There is also an awesome review written by a 12 year old about the laptops. She (or he) complains about the speed of the machine as well as the battery time, but overall finds the unit to be rugged, well designed, and fun to use. Interestingly, she or he wished there were another XO laptop in the area so the IM program could be used.

I particularly liked the cute Quebecois 8 and 10 year olds, who with some adult guidance, manage to replace the motherboard on an XO laptop: there is a YouTube video of the action. Negroponte expects 95% of repairs "in the field" should be accomplishable by students. I love the footage of the brother and sister puzzling out how the machine comes apart.

OLPC News Children's Review of OLPC XO Technology


Sunday, August 12, 2007

Alan Kay's Dynabook Concept

I read an interesting interview referenced on the NewtonTalk mailing list. Alan Kay is intereviewed about the Dynabook concept he developed for a portable computer in the late 1960s, and how he felt, in the 1990s, that industry had still failed to produce a computing environment that would meet the specifications originally planned for the Dynabook. The Dynabook was intended to be a computer for students, which had to be light, powerful, and capable of fostering the conditions in which learning is effective and possible.

I was most struck by what Alan Kay observed about how computers are mis-used in education, and his own interests in computers in education.

One of the problems with the way computers are used in education is that they are most often just an extension of this idea that learning means just learning accepted facts. But what really interests me is using computers to transmit ideas, points of view, ways of thinking. You don't need a computer for this, but just as with a musical instrument, once you get onto this way of using them, then the computer is a great amplifier for learning.

Tech Club projects that were particularly popular last year, like podcasting and movie making, were projects that allowed diverse student groups to transmit their ideas, their points of view, and the way that they thought about and interacted with each other and their world. I think the success of the projects was because students were able to use new media to better express themselves. As I plan projects for the school year ahead, I should keep in mind the idea that the computer is an amplifier, not the means to the end. This will help de-emphasize technology while encouraging creativity through the use of technology.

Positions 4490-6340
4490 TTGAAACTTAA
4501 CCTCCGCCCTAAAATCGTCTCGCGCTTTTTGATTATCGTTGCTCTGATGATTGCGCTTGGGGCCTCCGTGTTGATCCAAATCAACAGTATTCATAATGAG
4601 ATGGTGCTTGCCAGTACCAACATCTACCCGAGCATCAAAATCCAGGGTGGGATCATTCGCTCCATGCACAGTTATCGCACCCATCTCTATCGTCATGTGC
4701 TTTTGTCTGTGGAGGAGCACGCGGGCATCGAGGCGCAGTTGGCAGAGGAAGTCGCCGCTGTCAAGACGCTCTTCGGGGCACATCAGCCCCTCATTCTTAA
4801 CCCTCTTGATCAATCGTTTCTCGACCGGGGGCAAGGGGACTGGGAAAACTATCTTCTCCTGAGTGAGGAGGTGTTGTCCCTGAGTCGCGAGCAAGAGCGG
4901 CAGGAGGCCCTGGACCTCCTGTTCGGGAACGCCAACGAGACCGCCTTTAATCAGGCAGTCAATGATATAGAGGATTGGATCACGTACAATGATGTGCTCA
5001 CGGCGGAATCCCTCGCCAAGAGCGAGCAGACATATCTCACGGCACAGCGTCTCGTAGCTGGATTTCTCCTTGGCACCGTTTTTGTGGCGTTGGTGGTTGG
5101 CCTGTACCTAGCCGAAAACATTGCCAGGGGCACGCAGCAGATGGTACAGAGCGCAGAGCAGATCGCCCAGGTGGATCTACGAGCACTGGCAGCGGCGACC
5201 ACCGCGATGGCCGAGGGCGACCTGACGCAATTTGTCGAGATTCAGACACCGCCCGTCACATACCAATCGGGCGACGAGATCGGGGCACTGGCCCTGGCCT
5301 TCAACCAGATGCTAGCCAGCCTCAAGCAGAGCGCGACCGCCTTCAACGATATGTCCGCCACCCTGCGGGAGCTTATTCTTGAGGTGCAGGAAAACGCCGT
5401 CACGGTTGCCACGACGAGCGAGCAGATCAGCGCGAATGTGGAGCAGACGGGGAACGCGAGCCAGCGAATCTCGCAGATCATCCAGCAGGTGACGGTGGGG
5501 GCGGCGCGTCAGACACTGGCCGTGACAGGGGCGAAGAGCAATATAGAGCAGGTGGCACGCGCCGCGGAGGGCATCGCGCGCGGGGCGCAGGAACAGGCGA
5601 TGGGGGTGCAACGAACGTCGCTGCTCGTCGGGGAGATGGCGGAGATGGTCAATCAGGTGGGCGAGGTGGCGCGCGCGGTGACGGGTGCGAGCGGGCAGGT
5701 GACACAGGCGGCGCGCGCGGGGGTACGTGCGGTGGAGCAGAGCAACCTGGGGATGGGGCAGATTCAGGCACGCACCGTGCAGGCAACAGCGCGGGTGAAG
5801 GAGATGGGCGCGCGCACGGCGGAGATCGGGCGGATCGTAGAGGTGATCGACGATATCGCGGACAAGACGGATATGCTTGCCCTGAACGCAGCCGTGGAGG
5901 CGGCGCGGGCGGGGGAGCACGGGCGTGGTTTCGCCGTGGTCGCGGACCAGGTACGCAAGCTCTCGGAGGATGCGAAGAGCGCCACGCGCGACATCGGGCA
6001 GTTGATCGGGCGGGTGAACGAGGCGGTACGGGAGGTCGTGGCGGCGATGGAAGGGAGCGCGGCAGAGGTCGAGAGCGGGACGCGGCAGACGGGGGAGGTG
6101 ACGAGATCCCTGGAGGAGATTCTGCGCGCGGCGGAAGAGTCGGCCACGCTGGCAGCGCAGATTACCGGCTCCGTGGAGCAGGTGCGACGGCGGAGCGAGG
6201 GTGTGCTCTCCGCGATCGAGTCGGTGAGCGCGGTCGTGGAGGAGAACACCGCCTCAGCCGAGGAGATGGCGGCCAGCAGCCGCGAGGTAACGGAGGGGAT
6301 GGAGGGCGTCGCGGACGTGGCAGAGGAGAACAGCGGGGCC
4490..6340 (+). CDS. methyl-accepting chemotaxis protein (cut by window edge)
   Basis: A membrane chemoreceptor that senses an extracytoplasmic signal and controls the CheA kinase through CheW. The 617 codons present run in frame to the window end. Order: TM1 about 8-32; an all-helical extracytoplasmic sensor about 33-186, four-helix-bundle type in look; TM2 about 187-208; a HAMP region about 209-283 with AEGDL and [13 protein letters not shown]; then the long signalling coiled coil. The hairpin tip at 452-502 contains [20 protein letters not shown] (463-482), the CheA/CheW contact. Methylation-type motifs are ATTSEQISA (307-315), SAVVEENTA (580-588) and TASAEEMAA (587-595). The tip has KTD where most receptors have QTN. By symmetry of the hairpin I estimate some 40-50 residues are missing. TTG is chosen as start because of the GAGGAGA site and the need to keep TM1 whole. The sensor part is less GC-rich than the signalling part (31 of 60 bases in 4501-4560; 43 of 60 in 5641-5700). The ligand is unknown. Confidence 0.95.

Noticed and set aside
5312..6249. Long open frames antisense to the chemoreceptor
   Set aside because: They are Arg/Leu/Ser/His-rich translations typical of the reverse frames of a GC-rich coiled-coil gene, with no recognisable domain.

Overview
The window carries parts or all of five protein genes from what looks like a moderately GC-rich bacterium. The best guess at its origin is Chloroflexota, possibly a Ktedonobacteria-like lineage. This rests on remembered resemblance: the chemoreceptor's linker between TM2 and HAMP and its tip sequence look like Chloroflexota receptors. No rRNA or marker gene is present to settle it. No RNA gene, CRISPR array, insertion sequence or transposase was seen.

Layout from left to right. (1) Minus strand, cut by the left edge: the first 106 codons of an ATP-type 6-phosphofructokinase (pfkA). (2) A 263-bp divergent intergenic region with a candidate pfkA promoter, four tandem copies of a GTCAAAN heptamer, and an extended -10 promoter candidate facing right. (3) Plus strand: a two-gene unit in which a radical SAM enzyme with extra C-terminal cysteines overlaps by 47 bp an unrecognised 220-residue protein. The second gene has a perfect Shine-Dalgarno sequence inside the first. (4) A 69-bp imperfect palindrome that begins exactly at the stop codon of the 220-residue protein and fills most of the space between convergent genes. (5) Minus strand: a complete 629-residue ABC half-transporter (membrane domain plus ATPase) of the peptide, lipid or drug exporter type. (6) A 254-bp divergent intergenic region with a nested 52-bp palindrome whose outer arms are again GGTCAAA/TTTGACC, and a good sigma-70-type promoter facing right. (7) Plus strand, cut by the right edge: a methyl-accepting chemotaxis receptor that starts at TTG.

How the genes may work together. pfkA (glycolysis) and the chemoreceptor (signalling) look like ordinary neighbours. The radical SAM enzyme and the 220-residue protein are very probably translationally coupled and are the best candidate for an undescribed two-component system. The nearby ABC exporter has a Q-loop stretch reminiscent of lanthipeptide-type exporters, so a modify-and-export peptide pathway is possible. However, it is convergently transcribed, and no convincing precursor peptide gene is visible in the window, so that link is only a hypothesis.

Monday, August 6, 2007

Best Pizza in Seattle

Meg and I just returned from sampling what we have deemed the best pizza in Seattle, Snoose Junction Pizzeria, on Market Street in Ballard. This is true New York-style pizza, with a crispy, thin crust, a zesty and sweet tomato sauce, and not too much cheese. Meg and I had given up on the possibility of a decent pizza in Seattle, having discounted Pagliacci, Mad Pizza (idiots), Good Guys, and other joints claiming to make pizza. Snoose Junction is the real deal. Their pies are very reasonably priced. They source from local suppliers, make their dough and sauce on site, and know what it means to claim to serve New York-style pizza. Plus they have an Addam's Family pinball machine, one of my favorites. They also used "green" building practices, recycling materials from the Leilani Lanes bowling alley, the old court house, bleachers from a local high school, and other sites. Given them a taste.